The Rockville Centre Coalition for Youth and the Hispanic Brotherhood of Rockville Centre, joined forces to host a Narcan training class for all ages on June 18.
Naloxone, commonly referred to as brand-name Narcan, is a medication used to block the effects of a narcotic overdose. Town of Hempstead Councilman Anthony D’Esposito taught the course, which certifies civilians in the administration of Narcan.
“The United States has a problem, and we here in Rockville Centre have a problem as well,” he said. “One of the issues we are facing now is that the opioid epidemic, you just can’t tell who is being affected by it. It affects every age group, every religion, every race, every economic background, so that is why we are out there in the communities trying to get this done.”
Since obtaining a grant for the Town of Hempstead, D’Esposito, who teaches Narcan training roughly three times a week, said he has distributed roughly 1,800 of the Narcan kits throughout Long Island. “The way I look at it is if it saves one person, it is well worth the time and the effort,” he said.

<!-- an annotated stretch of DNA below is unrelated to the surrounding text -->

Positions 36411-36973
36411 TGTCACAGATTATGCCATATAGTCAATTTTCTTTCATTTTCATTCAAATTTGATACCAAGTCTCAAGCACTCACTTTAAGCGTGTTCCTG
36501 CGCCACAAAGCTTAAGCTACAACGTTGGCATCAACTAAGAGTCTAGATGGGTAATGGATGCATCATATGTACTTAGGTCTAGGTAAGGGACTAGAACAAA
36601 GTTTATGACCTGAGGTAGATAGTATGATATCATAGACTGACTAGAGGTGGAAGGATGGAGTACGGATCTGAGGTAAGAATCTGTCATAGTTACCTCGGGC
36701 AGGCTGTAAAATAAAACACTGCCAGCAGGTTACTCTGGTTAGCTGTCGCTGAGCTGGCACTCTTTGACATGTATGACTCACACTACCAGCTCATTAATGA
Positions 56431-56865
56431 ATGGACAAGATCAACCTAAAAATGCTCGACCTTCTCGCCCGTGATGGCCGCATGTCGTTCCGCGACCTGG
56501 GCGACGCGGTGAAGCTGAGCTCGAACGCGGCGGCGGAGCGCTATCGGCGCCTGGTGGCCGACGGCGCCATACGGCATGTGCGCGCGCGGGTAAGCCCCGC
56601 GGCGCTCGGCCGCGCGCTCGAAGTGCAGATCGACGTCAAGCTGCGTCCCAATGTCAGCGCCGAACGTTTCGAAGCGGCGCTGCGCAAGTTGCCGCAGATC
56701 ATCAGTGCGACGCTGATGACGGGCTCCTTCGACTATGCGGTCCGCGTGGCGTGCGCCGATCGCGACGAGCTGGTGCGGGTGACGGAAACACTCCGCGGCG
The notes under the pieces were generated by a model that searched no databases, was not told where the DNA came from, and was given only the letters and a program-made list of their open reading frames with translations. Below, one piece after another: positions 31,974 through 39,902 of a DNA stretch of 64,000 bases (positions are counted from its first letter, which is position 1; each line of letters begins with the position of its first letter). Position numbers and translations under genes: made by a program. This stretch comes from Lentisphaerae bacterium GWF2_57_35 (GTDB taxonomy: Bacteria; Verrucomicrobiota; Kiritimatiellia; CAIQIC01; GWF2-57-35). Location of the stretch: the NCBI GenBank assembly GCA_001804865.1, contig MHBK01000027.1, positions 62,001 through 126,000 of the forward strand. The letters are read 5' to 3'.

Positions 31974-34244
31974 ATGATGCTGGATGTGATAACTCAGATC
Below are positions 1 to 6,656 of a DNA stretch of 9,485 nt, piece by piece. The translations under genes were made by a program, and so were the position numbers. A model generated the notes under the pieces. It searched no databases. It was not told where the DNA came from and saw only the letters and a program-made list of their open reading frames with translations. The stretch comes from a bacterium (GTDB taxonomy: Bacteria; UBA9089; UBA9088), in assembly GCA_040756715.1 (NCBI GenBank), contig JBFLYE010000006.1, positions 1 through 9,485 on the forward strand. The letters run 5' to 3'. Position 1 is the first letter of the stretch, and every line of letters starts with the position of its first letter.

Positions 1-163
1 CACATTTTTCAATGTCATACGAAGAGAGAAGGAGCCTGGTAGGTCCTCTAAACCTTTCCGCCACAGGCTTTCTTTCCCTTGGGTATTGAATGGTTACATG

The class was held at the Hispanic Brotherhood of Rockville Centre, an organization that provides assistance and support to the growing Hispanic population on Long Island.
“We have kids here from the age of five to 18 on a daily basis, and then we have seniors that come here three days a week,” said Marguerite Keller, co-director of the Hispanic Brotherhood, “so the fact that this affects 13-year-olds to 80-year-olds, we have that whole age group here. If this can come in handy one day we are ready for it and we are trained.”